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HBCUs are Key to Ensuring America’s STEM Pipeline is Strong

This week, the Congressional Bipartisan Historically Black Colleges and Universities (HBCU) Caucus holds its annual HBCU STEAM Day of Action on Capitol Hill. Each year, the tech industry is proud to join members of the HBCU Caucus, including its chair Congresswoman Alma Adams (NC-12), and representatives from HBCUs to advocate for greater investment in arts and science, technology, engineering, mathematics (STEM) education at HBCUs and highlight why these institutions are key to ensuring Americas STEM pipeline is strong.

The United States education system has long undervalued and hindered the advancement of Black students. Throughout the course of history, higher education opportunities were not accessible to Black students at existing collegiate institutions. As a result, Historically Black Colleges and Universities (HBCUs) were established in the 1800s. Essentially, Blacks were forced to create a place to learn and attain higher-level education.

Numerous Black policymakers have attended HBCUs, including America’s very own Vice President Kamala Harris, who shared that there were two meaningful aspects of her life that have shaped who she has become: a strong mother and nurturing family and attending Howard University, an HBCU located in the heart of Washington D.C. Congresswoman Adams is a graduate of North Carolina A&T State University, one of many HBCUs in North Carolina.

Congresswoman Adams notes the powerful impact HBCUs have had on the U.S. economy and the STEM field: “HBCUs contribute nearly $15 billion to our annual economy and have provided pathways of opportunity to millions of Americans, many of whom are first-generation college students. Despite being historically underfunded and under-resourced, these institutions continue to produce top talent. HBCUs produce 42 percent of Black engineers, 47 percent of Black women engineers, and 40 percent of the Congressional Black Caucus.”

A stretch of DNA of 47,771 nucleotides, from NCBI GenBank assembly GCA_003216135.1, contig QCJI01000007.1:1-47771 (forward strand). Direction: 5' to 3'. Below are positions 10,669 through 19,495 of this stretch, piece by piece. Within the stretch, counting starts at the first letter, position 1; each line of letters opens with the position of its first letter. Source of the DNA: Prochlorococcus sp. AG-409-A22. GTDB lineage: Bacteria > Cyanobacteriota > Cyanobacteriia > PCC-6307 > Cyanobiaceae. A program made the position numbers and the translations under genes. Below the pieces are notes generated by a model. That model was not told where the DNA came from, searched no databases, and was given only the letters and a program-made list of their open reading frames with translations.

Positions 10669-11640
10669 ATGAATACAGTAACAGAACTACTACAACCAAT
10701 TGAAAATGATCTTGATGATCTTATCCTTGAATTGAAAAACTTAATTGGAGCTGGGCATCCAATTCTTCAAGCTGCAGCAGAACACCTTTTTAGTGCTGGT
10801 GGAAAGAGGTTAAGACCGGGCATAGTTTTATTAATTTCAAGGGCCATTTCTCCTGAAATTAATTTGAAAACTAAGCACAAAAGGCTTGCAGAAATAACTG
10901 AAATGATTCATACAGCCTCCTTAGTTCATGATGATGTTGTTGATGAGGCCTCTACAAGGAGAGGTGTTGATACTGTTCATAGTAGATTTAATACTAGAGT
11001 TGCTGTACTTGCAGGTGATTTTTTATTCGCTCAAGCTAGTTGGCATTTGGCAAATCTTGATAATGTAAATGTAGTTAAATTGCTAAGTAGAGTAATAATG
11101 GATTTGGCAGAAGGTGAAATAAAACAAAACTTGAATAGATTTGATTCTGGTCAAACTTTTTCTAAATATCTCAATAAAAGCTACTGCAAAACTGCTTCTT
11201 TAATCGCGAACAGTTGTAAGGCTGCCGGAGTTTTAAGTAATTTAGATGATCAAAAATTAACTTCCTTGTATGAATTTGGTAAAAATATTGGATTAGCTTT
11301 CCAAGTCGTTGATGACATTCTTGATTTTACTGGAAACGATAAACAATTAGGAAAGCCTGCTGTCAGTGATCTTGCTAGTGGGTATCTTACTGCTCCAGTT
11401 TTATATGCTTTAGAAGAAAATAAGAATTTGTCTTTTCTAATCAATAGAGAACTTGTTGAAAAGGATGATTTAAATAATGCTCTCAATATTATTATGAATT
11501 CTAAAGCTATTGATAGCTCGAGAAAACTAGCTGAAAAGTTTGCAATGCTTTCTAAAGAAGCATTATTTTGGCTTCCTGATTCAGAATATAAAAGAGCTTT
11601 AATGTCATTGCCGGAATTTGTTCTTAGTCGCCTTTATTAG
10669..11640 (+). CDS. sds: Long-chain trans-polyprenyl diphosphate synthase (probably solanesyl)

Further, according to the Thurgood Marshall College Fund, these pivotal anchors of society have come to serve students of African descent, and/or first-generation, and/or low-income, among others. Notably, HBCUs welcome anyone regardless of race to apply and attend.

These institutions work to propel America’s competitiveness holistically. HBCUs provide job opportunities and outlays within communities in addition to education. HBCUs also produce students of immaculate talent that help to fill necessary critical jobs across the country, creating an atmosphere where students have what they need to thrive in today’s America and in the current and future workforce landscape. HBCUs equip and strategically empower Black students to take up space and embody who they desire to be through a healthy and supportive environment unique to how these schools are structured.